S.C. Confederate Flag Taken From Statehouse

It's been an emotional week, with the major SCOTUS rulings on both health care and same-sex marriage, deadly attacks in Tunisia, France, and Kuwait, and a devastating plane crash in Alaska that killed nine — and don't we all deserve a little resolution at some point? Luckily, Saturday brought with it a truly spectacular tale of daring, when a woman scaled a flagpole in South Carolina to take down the Confederate flag. According to Columbia authorities, 30-year-old Bree Newsome and fellow activist James Ian Tyson climbed over the statehouse's 4-foot wrought-iron fence to get to the large flagpole flying the Confederate flag, which has become the subject of heated debate after a shooting at a historically black church in Charleston earlier this month.

According to responding officers, Newsome began climbing the 30-foot steel flagpole at sunrise Saturday in an attempt to remove the flag, which has flown uninterrupted since the shooting. Newsome wrote in an email statement to the media that the flag was a sign of disrespect toward those killed in the racially motivated attack on the Emanuel AME Church.

"We removed the flag today because we can't wait any longer," wrote Newsome. "It's time for a new chapter where we are sincere about dismantling white supremacy and building toward true racial justice and equality."

Authorities reported that Newsome, who used climbing gear to scale the 30-foot pole, was already halfway to the top when local police first arrived. Despite calls to return to the ground, Newsome continued to the top, retrieved the large Confederate flag, and began climbing back down, where both she and Tyson were arrested and charged with misdemeanors. Police reported that both could be punished with up to a $5,000 fine or three years in jail.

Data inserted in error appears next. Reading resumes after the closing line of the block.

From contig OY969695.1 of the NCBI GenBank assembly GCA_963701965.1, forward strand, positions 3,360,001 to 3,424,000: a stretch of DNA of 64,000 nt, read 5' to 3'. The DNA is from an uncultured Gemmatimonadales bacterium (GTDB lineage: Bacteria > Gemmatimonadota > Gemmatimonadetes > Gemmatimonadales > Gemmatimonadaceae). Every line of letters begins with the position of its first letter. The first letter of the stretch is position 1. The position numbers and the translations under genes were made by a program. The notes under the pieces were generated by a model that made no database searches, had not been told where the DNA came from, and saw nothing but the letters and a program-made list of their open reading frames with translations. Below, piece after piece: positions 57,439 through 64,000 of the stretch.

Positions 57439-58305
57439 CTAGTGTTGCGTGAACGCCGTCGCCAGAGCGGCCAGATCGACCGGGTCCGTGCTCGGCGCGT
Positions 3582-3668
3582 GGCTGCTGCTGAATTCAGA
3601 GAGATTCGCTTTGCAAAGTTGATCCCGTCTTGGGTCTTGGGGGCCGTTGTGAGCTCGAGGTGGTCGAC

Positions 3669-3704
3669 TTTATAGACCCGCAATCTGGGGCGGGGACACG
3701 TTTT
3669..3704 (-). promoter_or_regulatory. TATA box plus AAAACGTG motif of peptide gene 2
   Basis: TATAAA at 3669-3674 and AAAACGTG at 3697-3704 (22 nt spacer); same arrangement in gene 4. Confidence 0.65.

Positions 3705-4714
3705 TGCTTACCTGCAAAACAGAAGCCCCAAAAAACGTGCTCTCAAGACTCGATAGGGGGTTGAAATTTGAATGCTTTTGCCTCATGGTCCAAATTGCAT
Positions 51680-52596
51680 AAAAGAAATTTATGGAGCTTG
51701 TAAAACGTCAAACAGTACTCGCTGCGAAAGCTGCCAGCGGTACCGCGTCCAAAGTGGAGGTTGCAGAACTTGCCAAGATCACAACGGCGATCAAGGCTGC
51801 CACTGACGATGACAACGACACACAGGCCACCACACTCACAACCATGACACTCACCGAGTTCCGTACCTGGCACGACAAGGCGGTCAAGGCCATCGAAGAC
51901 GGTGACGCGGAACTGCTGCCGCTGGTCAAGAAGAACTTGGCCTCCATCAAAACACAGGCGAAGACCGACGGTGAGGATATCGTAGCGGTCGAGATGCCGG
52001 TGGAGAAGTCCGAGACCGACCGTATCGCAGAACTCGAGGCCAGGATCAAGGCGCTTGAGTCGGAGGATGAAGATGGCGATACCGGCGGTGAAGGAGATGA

Despite calls from major parties, including Gov. Nikki Haley, to remove the flag, the state legislature must first obtain a two-thirds vote in favor of removing it before it can actually be taken down in any official capacity.

"I'm surprised it took this long," 59-year-old Lowell Collins told The Washington Post on Saturday. Collins told the paper that he didn't know how much of a difference Newsome's actions would make in the long run. But that didn't make it any less awesome.

Immediately following Newsome and Tyson's arrests, a viral hashtag, #FreeBree, began making the rounds.

"I knew you were a badass, but damn," wrote one Twitter user on Saturday. "She just single [sic] handily did the trillest thing of 2015," joked another user. One user noted that she had completed her act with a proud smile. The majority of users agreed that the act was equal parts entertaining and inspiring.

By midday, a new Confederate flag had already been secured to the steel pole once more. But Newsome had already received a well of support from many who believe the flag, first used by the South during the Civil War, remains a symbol of hatred and racism.

"I'm prepared to be arrested," Newsome reportedly told police after reaching the ground on Saturday.

And the crowds cheered.